Stories about Ethnicity & Race from October, 2020
The importance of ‘unlearning’ the past: Interview with Balkans expert Keith Brown
"Critical thinking [...] liberates us from the illusion that figures in the past imagined their own identity in terms of the nationalisms of their future."
More than one million voters in Myanmar disenfranchised after government cancels elections in conflict areas
"There are suspicions over whether the government is trying to reduce ethnic parties’ power."
Indian ad featuring Hindu-Muslim family pulled after rightwing backlash
The advert by jewellery brand Tanishq shows a Hindu woman being led by her Muslim mother-in-law to a traditional Hindu baby shower.
Russia's indigenous peoples are in the crosshairs of COVID-19
A raft of social and environmental issues makes indigenous peoples of Russia's Far North uniquely vulnerable to COVID-19 — many of these, say activists, are linked to resource extraction.
The Caribbean's case for reparations: Part III
Reparatory justice can play an important role in dealing with challenges like disease, climate change and COVID-19, all of which pose existential threats to the region.
#AnswerUsElonMusk: Russia's indigenous peoples campaign against Arctic pollution
An oil spill in May devastated large swathes of the tundra. Here's how indigenous rights activists joined forces to demand justice from the culprit — Russia's largest nickel producer.
In the Ural regions of Russia, Finland's linguistic roots live on
Russia's linguistic diversity is as expansive as the country itself. The Finnish writer Ville Ropponen shares his reflections on the past, present and uncertain future of the Uralic languages.
The Caribbean's case for reparations: Part II
"We transformed these broken colonies into functional democracies without any support […] and now we have this debt crisis because we were abandoned by those who plundered our wealth."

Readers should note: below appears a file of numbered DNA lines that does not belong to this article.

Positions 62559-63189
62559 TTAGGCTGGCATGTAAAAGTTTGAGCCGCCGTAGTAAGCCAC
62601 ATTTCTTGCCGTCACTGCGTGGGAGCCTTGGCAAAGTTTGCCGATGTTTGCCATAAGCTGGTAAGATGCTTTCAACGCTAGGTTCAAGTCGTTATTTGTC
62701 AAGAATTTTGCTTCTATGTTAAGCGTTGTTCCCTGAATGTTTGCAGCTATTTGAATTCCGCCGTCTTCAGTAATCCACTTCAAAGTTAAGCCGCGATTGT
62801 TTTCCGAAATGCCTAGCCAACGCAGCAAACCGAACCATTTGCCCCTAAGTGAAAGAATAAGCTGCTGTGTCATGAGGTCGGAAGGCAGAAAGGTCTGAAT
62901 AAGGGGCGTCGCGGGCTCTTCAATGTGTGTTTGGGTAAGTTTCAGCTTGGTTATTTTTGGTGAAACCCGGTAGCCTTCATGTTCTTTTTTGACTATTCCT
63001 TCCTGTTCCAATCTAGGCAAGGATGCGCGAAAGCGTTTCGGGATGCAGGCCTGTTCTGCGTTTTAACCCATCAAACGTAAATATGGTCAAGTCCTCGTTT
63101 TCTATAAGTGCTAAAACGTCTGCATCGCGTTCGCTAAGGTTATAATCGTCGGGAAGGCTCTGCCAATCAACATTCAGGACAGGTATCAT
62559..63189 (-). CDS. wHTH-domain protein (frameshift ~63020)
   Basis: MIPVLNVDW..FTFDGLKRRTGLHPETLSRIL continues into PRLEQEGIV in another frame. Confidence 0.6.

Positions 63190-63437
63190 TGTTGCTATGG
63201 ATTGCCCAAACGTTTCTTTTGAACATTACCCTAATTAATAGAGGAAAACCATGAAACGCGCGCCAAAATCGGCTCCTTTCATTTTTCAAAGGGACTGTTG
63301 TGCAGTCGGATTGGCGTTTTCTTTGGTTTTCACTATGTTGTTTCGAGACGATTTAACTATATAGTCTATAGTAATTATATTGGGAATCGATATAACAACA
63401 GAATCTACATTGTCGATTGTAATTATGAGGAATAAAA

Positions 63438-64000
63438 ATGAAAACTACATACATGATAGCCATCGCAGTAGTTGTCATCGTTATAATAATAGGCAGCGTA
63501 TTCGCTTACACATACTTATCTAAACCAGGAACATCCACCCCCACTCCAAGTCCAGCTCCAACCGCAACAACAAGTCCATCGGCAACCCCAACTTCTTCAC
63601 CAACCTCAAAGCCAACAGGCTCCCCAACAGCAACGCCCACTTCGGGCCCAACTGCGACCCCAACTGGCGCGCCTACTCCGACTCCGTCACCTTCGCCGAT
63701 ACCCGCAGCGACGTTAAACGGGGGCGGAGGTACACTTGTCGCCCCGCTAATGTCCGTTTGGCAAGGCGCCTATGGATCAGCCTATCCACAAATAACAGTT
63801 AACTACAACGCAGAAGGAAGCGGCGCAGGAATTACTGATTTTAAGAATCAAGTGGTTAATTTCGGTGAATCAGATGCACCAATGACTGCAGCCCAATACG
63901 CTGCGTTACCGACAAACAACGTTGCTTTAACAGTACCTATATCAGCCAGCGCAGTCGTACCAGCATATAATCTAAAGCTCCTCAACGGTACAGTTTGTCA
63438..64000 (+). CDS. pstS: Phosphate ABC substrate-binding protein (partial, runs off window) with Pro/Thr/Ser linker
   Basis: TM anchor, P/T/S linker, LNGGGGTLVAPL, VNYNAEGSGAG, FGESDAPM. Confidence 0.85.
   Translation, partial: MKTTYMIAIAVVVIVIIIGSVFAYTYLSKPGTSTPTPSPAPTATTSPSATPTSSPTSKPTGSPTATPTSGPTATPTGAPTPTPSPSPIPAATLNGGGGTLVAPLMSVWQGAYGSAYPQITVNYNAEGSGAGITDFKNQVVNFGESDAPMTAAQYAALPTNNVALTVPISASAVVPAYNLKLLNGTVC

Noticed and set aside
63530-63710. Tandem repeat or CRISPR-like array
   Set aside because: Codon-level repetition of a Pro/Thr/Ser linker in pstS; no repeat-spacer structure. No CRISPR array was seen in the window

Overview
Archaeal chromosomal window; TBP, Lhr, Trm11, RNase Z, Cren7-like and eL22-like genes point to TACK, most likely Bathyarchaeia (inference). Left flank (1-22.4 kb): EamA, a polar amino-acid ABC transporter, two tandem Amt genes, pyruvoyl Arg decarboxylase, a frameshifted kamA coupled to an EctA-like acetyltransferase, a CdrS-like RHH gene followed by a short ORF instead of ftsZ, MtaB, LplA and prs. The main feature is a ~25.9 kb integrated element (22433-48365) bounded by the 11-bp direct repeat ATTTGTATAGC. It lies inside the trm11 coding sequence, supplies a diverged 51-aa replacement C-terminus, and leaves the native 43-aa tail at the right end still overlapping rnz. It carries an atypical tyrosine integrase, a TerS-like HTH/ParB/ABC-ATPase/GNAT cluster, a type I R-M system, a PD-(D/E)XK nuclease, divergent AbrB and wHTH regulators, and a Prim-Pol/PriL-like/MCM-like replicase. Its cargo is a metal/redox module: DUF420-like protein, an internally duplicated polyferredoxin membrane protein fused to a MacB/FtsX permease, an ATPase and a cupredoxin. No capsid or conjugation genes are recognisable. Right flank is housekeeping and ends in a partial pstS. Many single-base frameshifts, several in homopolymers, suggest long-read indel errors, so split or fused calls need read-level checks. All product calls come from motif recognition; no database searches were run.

‘Lazy’ Nigerian youth mobilize #EndSARS protest from social media to the streets
Described as ‘lazy’ by Nigeria’s President Muhammadu Buhari, with a significant number unemployed, stereotyped as ‘unserious’, these digitally savvy youth have proved critics wrong.
The Caribbean's case for reparations: Part I
"When a wrong has been committed, it must be repaired. If you recognise that colonization has been a source of massive crimes against humanity, then reparations are legitimate."
Uzbek DJ with a mission to popularize vintage Soviet music
The musicians of the time, like war partisans, overcame a great number of obstacles standing in their way to perform the kind of music they wanted to play.
Turkey's involvement in the Karabakh conflict could harm Azerbaijan, warns journalist Rovshan Aliyev
"This time it seems that Erdoğan wants to go beyond words and to support Azerbaijan with hardware. But authoritarian leaders take advantage of every situation, so Azerbaijan must be careful"
‘The war in Karabakh has made the possibility of conflict resolution even more distant’, fears Armenian politician Mikayel Zolyan
Negotiations can start only once aggression against civilians stops. However, war has widened the gap between Armenians and Azerbaijanis, and therefore for dialogue, says Armenian MP and analyst Mikayel Zolyan
‘We have a strange destiny': a conversation with the Livonian poet Valts Ernštreits: Part II
"That's the idea of the series: to tell the Livonian story to the Latvian public, so they would better understand why Livonian is important."
‘We have a strange destiny': a conversation with the Livonian poet Valts Ernštreits: Part I
"There are only a few countries in Europe who have indigenous people, and Latvia is one of them."
International conflicts are also about names: The case of Nagorno-Karabakh
As in all territories inhabited by different nations using various languages, in this case, Azerbaijanis speaking a Turkic language, and Armenians speaking an Indo-European language, geographic names have more than one name.
Nagorno-Karabakh: An old conflict in a new geopolitical context, says South Caucasus expert Tom de Waal
The most recent of outbreak of violence began on September 27. This time, both combatants and analysts are predicting that the conflict will escalate, with unknown and potentially dangerous consequences.